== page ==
The changing age structure in the EU towards an increasingly ageing society requires new forms of living and architectural adaptations to fulfil changing needs of use. How should floor plans and building structures be designed to enable long-term self-determined and community-oriented living and life even in old age? What expectations can be raised regarding intergenerational and integrative forms of housing?
Inclusive forms of living are characterised by a high mix of residents and inclusive architectural arrangements. Various and flexible flat sizes allow for a diverse resident structure for pensioners, families, singles, shared flats and assisted living. Barrier-free and low-barrier residential buildings with entrances without steps or thresholds, a minimum door size, sufficient space for movement in living rooms, bedrooms, kitchens and bathrooms as well as a floor-level shower are also an important prerequisite for enabling inclusive living.
In the Sargfabrik housing project, the structural measures were adapted to the special needs and integration of people with disabilities. Thus, among other things, a socio-pedagogical residential community of the Office for Youth and Family of the City of Vienna, asylum places in individual residential units or a residential community for people with disabilities, as well as residential units for short-term housing (e.g. for young refugees), find space (Sargfabrik 2015a). Volunteer initiatives and working groups support the community living according to the principle: “everyone can participate – no one has to” (Sargfabrik 2015b).
Another project, the intergenerational-living complex in Vienna (Generationenwohnanlage) offers space for 55 residential units, a children’s group and a senior citizens’ club. The last mentioned is located in the centre of the building structure, is accessible via pergolas and is bordered on both sides by longitudinal blocks with residential units. Thus, the u-shaped, completely barrier-free complex with a green communal courtyard open to the north, offers space for encounters. The floor plans of the flats are designed flexibly and allow for different living forms and sizes (Praschl-Goodarzi Architekten ZT-GmbH n.y.).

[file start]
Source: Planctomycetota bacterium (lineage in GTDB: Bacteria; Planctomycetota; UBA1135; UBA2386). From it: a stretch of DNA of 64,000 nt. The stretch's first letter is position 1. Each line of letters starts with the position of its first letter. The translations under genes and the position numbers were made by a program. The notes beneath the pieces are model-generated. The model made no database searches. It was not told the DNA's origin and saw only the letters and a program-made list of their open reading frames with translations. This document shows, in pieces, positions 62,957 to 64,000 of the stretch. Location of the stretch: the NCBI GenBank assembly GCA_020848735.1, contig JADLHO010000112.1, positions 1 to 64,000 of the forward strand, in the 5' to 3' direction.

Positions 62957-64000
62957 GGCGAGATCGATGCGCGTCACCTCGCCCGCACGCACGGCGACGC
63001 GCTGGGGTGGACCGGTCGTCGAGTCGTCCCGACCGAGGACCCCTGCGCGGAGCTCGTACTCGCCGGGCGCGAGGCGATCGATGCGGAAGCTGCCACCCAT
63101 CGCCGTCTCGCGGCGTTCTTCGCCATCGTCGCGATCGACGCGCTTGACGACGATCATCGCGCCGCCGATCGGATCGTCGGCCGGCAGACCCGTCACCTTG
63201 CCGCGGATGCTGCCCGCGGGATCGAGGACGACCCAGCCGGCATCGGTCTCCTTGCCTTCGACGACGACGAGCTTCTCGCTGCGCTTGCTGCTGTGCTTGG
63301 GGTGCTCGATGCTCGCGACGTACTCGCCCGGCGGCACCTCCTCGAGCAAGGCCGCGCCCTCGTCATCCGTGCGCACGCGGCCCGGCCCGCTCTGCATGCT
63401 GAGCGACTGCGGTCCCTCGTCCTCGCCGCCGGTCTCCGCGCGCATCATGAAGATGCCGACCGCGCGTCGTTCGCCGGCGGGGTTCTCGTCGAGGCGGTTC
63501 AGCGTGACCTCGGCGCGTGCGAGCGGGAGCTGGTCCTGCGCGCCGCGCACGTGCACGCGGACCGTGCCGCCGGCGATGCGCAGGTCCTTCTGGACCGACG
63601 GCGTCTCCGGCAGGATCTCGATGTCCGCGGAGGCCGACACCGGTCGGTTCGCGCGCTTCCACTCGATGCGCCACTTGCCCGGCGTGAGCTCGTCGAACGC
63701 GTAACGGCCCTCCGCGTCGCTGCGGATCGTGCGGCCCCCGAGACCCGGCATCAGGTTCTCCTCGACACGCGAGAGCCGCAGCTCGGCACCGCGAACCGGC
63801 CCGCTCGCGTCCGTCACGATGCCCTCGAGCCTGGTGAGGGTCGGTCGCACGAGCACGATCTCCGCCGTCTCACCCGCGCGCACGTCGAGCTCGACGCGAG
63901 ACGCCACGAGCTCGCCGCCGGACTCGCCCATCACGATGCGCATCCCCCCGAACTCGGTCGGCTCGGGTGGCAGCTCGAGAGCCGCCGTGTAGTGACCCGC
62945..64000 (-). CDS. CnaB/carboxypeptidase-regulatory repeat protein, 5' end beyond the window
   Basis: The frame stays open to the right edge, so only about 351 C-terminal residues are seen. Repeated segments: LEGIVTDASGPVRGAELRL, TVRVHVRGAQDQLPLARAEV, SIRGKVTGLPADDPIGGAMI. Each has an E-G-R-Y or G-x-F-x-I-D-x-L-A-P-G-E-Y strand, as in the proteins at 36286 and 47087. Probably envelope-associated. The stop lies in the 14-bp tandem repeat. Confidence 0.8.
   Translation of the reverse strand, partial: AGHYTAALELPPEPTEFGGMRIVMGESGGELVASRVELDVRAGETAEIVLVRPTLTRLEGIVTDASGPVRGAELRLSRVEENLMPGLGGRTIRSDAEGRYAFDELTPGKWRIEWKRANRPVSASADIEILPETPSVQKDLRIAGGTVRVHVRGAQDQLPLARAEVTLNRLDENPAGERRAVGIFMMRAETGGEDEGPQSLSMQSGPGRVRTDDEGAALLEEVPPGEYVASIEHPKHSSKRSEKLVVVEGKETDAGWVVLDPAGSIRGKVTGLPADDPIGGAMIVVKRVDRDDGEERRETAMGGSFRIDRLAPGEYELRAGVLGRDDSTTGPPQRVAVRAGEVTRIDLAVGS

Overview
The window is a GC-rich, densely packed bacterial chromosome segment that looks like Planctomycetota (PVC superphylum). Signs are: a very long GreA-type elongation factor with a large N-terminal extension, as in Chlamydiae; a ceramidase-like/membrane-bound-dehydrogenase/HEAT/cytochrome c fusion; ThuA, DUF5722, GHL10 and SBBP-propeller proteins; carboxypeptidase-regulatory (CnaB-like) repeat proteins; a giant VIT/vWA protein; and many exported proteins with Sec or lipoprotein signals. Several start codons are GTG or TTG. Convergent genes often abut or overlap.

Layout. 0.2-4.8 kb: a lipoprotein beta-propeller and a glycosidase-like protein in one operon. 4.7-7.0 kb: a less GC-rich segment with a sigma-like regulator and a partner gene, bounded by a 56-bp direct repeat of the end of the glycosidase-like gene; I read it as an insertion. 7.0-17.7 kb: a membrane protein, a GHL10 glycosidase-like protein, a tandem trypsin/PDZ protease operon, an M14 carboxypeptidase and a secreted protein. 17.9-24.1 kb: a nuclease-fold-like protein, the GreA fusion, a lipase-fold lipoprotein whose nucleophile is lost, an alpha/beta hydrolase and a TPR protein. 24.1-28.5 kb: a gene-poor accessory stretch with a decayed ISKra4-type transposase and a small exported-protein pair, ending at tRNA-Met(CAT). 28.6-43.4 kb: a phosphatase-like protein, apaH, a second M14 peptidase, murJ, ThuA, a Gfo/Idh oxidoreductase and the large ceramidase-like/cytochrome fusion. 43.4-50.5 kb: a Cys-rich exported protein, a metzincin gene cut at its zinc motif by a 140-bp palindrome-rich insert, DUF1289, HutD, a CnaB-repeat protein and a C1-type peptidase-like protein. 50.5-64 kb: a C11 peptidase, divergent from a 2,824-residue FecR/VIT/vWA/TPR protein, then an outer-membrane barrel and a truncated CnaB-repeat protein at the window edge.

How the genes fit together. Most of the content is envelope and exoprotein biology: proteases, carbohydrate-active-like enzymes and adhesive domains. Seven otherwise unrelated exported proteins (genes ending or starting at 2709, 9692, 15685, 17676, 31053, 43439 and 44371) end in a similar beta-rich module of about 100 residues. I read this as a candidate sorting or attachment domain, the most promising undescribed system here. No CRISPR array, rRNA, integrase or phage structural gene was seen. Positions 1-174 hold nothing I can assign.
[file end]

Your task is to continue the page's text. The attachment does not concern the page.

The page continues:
Lessons learned and synergies
Intergenerational and inclusive housing projects promote cooperation as well as mutual help and support in everyday life, e.g. in caring for children, physically handicapped persons or senior citizens. Inclusive housing projects enable people not only in the city but also in rural areas to remain in their familiar living environment or to reorient themselves in the period after the employment phase (BMFSFJ 2012, p. 8).
For intergenerational housing, socially acceptable rents are needed in the long term so that personal housing can be afforded in every situation. Cooperative forms of organisation play a special role here. It also requires a demand-oriented infrastructure for local supply and daily needs as well as opportunities to interact with the neighbourhood (BMFSFJ 2012, p. 12).
Bundesministerium für Familie, Senioren, Frauen und Jugend (BMFSFJ) (Hrsg.) (2012): Wohnen für (Mehr)Generationen Gemeinschaft stärken – Quartier beleben: Praxisbeispiele zum gemeinschaftlichen und generationenübergreifenden Wohnen. 5. Auflage, BMFSFJ: Berlin. Abgerufen von https://www.bmfsfj.de/resource/blob/95546/7e8316d118d12a6e5f5cf5cf1a48c8e9/wohnen-fuer-generationen-data.pdf
BauNetz. (n.y.): Generationen-Wohnanlage in Vienna. Accessed on 09.06.2021 from https://www.baunetzwissen.de/nachhaltig-bauen/objekte/wohnen/generationen-wohnanlage-in-Vienna-4043671
Praschl-Goodarzi Architekten ZT-GmbH (o.J.): Holzwohnbau – 1. Preis WB – Preisträger “gebaut 2013” – “Viennawood 15”.
Accessed on 14.06.2021 from https://www.pgood.at/detail/holzbau-breitenfurterstrasse.html
Sargfabrik (2015a): Wohnen. Abgerufen am 09.06.2021 von https://www.sargfabrik.at/Home/Die-Sargfabrik/Wohnen
Sargfabrik (2015b): Sargfabrik – Verein für Integrative Lebensgestaltung.
Accessed on 09.06.2021 from https://www.sargfabrik.at/Home/Die-Sargfabrik/Verein